Cherry picking, suppressing evidence, or the fallacy of incomplete evidence is the act of pointing to individual cases or data that seem to confirm a particular position, while ignoring a significant portion of related cases or data that may contradict that position. — Wikipedia
Some four years ago I had the occasion to visit the northern German city of Lübeck, home to Thomas Mann and setting of his Buddenbrooks, where I joined a sightseeing groups of German-speaking tourists. Our guide explained various periods of the city’s history. For WWII, he found only one event worth mentioning: what he described as the barbarity of bombings by the RAF. Indeed, it occurred to me while listening, the people of Lübeck had suffered. But I also recalled something the guide did not mention, i.e. the Holocaust that had occurred some kilometers further east.
Fast forward four years. Within the last three weeks Mr. Glenn Greenwald and his Omidyar-financed website Intercept have thundered against Israel and Israel’s various putative barbarities in Gaza. I found not one word, not a single one, that could be construed as criticism or even reservation concerning the actions of Hamas. (I have blogged about one of these recent Greenwald anti-Israel broadsides.)
So one of Glenn Greenwald’s offenses against intellectual integrity — and there are a number of these — is cherry picking, as defined in my quotation above. But the problem with the Omidyar-Greenwald website is actually much more extreme because it is not just some ordinary propagandistic one-sidedness that can be detected by the observant reader. I would call it a higher cherry picking, consisting of the total suppression of any information that does not fit into the author’s ideology.
It is no secret that Greenwald has obtained the vast trove of US government secrets that were stoled by Edward Snowden. Now, more than a year later, Greenwald and his collaborators dip into this trove and other stolen government documents from time to time, pick from them whatever they want to pick, and present the result as a truthful representation of what the world is all about. Since nobody outside of the Greenwald organization has access to these materials there is no way for Greenwald’s readers to know whether a) the particular document now “revealed” actually comes from US government sources; whether b) if indeed it does, it is presented in its entirety; and finally whether c) if it is, there are other documents in the collection that limit or contradict it. In other words, a reader must accept, on faith alone, that the document exists and that it means what Greenwald says it means.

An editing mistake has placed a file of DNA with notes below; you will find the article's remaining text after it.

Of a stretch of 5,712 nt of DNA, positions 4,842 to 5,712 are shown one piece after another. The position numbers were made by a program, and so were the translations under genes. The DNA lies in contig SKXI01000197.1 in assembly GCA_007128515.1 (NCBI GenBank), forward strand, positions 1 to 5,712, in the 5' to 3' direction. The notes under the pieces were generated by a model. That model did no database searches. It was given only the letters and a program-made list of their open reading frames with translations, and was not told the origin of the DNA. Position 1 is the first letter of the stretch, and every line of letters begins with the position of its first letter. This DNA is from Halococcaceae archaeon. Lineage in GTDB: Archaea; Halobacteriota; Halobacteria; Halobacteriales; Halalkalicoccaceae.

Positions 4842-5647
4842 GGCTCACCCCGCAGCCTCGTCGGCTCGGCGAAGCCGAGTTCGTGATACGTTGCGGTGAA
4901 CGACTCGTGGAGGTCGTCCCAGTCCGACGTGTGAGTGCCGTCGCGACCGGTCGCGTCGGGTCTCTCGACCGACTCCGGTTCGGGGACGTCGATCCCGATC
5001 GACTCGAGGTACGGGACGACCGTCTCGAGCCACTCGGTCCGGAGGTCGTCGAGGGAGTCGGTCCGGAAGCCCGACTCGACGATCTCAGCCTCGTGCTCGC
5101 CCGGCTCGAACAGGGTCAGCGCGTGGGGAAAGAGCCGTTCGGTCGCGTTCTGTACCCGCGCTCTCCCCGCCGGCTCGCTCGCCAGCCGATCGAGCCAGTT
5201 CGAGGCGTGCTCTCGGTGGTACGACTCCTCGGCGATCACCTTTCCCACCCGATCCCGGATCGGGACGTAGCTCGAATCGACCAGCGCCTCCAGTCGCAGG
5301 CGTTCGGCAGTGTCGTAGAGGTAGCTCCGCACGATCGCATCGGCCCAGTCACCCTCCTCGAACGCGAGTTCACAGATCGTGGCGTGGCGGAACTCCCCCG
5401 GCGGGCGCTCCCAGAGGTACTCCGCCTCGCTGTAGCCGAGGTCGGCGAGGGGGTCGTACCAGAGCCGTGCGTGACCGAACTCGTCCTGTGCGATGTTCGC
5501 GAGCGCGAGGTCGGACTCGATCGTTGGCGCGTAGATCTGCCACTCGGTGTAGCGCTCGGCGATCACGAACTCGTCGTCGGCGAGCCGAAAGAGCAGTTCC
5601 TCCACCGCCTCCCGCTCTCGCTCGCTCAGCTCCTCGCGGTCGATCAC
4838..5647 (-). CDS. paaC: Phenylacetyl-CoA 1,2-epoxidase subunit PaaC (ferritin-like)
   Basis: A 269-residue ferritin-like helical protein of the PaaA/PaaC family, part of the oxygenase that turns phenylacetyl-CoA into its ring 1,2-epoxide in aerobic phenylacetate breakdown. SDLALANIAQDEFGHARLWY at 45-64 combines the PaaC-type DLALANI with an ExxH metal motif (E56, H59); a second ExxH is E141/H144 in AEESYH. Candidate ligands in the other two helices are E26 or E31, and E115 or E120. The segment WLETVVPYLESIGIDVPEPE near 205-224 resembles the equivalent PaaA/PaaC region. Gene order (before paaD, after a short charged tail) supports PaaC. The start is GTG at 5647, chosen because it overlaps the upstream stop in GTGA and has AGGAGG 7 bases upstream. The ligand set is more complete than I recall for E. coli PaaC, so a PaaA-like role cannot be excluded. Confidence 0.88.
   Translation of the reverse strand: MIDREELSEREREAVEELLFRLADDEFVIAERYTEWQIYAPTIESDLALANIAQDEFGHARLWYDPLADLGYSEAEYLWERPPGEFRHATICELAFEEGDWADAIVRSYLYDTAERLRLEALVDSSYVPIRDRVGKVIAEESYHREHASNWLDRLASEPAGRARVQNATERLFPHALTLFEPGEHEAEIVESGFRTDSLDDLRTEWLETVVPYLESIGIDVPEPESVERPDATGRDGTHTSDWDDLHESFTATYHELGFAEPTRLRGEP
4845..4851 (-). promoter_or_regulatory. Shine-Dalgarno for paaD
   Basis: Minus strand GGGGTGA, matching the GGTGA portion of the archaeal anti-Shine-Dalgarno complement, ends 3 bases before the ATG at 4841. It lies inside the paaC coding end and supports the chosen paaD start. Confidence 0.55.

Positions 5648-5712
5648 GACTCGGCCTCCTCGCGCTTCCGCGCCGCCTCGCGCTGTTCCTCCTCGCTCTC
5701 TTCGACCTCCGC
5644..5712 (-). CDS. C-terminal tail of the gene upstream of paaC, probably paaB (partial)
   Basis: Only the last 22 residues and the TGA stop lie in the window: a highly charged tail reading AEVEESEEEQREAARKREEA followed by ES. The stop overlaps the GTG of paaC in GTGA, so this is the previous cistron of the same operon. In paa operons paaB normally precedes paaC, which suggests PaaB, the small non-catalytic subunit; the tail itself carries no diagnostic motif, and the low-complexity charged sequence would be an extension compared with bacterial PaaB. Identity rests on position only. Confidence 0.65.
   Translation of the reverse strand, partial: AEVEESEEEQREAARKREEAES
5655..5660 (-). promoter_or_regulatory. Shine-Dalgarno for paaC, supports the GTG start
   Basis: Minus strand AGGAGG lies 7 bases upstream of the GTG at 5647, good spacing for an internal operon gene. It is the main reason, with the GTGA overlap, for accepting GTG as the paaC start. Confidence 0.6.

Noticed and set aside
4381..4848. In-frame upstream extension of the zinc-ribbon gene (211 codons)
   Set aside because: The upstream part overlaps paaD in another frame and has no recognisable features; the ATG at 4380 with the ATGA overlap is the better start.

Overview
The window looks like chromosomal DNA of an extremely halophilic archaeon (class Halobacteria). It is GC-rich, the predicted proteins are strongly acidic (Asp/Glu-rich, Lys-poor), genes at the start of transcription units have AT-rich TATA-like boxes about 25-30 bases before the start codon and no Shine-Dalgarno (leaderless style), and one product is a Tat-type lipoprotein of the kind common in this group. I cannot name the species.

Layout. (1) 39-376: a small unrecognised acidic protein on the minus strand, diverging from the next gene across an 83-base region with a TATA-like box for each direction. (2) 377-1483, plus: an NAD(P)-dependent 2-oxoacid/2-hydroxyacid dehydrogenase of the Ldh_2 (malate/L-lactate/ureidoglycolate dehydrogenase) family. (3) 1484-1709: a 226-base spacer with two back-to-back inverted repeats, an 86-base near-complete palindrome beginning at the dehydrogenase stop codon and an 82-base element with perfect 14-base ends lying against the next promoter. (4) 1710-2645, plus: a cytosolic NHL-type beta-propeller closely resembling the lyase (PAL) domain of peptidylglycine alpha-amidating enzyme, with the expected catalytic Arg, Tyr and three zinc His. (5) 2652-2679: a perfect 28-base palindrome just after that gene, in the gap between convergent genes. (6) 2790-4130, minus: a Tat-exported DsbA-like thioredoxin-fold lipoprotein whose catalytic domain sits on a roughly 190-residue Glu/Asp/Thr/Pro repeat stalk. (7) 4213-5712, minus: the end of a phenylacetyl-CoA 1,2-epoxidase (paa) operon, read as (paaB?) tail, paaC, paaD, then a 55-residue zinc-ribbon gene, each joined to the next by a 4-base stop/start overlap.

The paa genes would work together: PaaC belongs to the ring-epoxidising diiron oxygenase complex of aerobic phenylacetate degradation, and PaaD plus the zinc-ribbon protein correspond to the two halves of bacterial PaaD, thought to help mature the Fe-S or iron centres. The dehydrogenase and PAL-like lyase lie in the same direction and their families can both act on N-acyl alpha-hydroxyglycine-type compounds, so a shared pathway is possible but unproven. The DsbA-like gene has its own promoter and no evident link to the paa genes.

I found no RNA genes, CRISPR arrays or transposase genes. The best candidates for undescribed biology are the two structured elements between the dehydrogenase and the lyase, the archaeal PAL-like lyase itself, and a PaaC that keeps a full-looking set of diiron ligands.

A typical example of the Greenwald method is his posting, just three days ago, of an article “Cash, Weapons and Surveillance: the U.S. is a Key Party to Every Israeli Attack.” The piece purports to tell a story, using Snowden documents, of secret US military, financial, and intelligence support of “Israel’s military assaults — such as the one in Gaza.”
First of all, there are publicly available materials that US assistance of this kind is routinely given to Arab countries as well, something Greenwald does not mention. We know, for instance, that the US has provided Qatar, the ally of Hamas, with such cooperation. Moreover, as Cliff Kincaid has reported, ” [Greenwald’s] own reporting [inadvertently] discloses that the NSA and the Israeli signals intelligence unit (ISNU) have shared information with the Palestinian Authority Security Forces.”
So much for Greenwald’s cherry picking, which, indeed, can be detected by diligent googling. But there is the more insidious “higher cherry picking,” which consists of citing wholly opaque sources (the Snowden papers), not accessible to anyone but Greenwald himself, and which Greenwald expects his readers to accept on his sole say-so.
So here is my question to all those who see some value in Greenwald’s journalism: since there is no way of verifying his assertions, and since, moreover, his record for veracity has never been established, what possible grounds can there be for defending his work ? Mr. Greenwald says that he favors “transparency” of government, but what he practices is total opaqueness.